Shipping needs to be more proactive and transparent about its safety concerns so that we can maintain public trust in our industry and retain our autonomy
The start of the year is when many people make new year’s resolutions to improve their lives, often linked to personal goals such as exercising more, eating better, or even being kinder to their fellow human beings. For the shipping community, the start of this year brings our resolution to do better about our impact on the environment in the form of the global sulphur cap, which came into force on 1 January and will see sulphur emissions from more than 70,000 ships capped at 0.5%.
This regulation has been a long time coming, given that it was being discussed after the introduction of Emission Control Areas (ECAs) in 2013 and the 2020 deadline has been fixed since October 2016 when parties to MARPOL Annex VI agreed to it. While there are concerns from various groups about the availability of low-sulphur fuels and higher operating costs, the IMO has been extremely clear that this date is fixed in stone. Instead, it asserted that Member States would need to work in the relevant IMO technical bodies to deal with issues around consistent implementation.
However, the pushback from the industry continues as the scale of the transition becomes more evident. In November 2019, Greece’s shipping minister Ioannis Plakiotakis urged the IMO to delay the implementation of the sulphur cap, citing safety concerns such as fatal accidents or loss of power in addition to warning of possible disruptions to global trade. While these concerns are valid, the fact of the matter is that the time to highlight these issues was when these discussions began, so that the responsible parties could factor them in. We have precedent set on a smaller scale when the industry switched to low-sulphur fuels for specific ECAs, during which time ship operators had to ensure that crew and equipment were prepared for the transition.
At this late stage, coming into force a little over a month away when the minister delivered the call to action, any backtracking on the matter would not only be legally problematic but also be seen as a sign of incompetence at best, and an attempt to derail legal process for commercial benefit at worst.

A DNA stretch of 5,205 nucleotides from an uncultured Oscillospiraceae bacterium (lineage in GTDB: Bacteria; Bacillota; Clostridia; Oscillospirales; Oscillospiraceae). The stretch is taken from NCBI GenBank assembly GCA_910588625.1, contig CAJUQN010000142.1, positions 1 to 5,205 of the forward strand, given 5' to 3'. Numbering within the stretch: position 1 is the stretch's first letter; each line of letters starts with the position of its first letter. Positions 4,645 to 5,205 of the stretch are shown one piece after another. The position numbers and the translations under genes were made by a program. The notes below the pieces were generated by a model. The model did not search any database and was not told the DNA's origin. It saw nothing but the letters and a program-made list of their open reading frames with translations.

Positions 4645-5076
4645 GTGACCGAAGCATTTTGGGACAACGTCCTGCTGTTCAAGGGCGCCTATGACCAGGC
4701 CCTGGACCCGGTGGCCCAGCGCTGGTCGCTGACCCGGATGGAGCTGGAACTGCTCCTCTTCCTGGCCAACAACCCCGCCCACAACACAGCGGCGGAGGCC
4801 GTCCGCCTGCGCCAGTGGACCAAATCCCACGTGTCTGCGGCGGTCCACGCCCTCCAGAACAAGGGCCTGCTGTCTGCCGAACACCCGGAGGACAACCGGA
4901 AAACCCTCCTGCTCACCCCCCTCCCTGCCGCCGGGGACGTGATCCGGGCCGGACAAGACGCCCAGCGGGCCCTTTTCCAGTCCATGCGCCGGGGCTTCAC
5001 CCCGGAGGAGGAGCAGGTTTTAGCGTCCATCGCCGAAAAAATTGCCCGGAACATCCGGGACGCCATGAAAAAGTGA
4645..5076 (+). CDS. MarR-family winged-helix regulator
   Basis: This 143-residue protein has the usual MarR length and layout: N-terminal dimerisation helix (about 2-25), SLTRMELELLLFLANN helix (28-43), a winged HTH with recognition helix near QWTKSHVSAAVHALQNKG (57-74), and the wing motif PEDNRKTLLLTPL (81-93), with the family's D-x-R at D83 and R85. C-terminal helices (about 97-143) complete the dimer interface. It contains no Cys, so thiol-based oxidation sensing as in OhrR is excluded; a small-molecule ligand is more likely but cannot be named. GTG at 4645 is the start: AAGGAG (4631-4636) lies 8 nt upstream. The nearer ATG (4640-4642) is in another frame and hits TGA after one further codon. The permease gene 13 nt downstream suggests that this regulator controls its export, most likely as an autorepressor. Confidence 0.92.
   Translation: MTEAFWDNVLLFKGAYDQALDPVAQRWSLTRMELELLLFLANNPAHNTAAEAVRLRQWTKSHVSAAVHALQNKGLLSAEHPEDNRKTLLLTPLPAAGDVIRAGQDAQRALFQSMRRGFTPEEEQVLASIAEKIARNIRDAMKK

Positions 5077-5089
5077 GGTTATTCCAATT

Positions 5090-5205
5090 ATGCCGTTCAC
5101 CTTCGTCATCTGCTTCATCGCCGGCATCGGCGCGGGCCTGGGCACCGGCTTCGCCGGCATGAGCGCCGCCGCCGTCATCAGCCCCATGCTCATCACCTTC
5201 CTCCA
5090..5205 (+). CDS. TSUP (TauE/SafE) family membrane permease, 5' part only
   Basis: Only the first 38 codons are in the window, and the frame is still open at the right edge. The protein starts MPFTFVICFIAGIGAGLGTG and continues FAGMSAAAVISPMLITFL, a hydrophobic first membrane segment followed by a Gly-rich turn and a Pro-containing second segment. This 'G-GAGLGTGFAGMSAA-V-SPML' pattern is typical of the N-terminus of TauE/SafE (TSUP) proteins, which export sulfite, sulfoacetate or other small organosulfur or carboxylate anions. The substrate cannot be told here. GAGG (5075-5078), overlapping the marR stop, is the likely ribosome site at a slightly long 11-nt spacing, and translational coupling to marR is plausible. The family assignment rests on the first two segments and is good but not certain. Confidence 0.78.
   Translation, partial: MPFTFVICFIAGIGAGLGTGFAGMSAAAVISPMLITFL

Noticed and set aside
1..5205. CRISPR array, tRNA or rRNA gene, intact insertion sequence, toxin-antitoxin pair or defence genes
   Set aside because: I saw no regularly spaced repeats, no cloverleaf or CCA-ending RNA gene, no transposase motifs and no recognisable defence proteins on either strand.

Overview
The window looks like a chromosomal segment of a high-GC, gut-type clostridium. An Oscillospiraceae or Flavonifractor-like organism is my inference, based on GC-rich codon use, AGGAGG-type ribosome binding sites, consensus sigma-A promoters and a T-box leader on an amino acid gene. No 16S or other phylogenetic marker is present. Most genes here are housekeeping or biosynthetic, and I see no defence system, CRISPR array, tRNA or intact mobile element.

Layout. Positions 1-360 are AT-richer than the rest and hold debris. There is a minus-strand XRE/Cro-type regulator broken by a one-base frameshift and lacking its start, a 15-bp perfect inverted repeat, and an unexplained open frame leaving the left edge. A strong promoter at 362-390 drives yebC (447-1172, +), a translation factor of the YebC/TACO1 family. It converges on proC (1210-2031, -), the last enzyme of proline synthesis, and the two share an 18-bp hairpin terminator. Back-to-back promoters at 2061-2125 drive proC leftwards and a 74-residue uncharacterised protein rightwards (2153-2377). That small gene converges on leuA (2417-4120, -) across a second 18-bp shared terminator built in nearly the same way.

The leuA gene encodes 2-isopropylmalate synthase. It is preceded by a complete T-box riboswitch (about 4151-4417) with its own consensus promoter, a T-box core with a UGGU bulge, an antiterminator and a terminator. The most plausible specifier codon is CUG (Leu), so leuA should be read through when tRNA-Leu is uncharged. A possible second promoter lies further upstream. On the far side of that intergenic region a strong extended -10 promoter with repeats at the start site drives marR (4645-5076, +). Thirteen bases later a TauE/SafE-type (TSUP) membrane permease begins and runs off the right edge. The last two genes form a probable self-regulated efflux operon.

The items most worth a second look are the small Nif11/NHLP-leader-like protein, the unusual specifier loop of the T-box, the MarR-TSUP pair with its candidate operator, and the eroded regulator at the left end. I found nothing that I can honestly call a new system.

One also needs to factor in the public attention that shipping emissions have received over the past few years, creating the possibility for more political pressure to draw up regional regulation to restrict emissions. Particularly, since a study submitted to IMO’s Marine Environment Protection Committee in 2016 by Finland showed that without the global sulphur cap, air pollution from ships could contribute to more than 570,000 additional premature deaths worldwide between 2020 and 2025.
The shipping industry must show its willingness to take responsible actions over sulphur emissions that are safe and environmentally friendly if we want to retain our autonomy for the larger issue of decarbonisation. More attention will be turned on shipping and its emissions by the public and we must be prepared to have solid solutions and answers prepared. Importantly, safety must be front and centre of these discussions, so that we can defend our decisions when we are accused of putting company bottom lines ahead of the global population.
In fact, our new year’s resolution should be to change the way we talk about safety, making this a proactive narrative rather than one that views it as a cost factor (only focusing on the financial, legal or downtime implications of an incident). Without a switch in our approach to one that garners public trust in our industry’s ability to regulate itself, we will inevitably find ourselves with a blackout of support and adrift in harsh conditions in an uncaring world.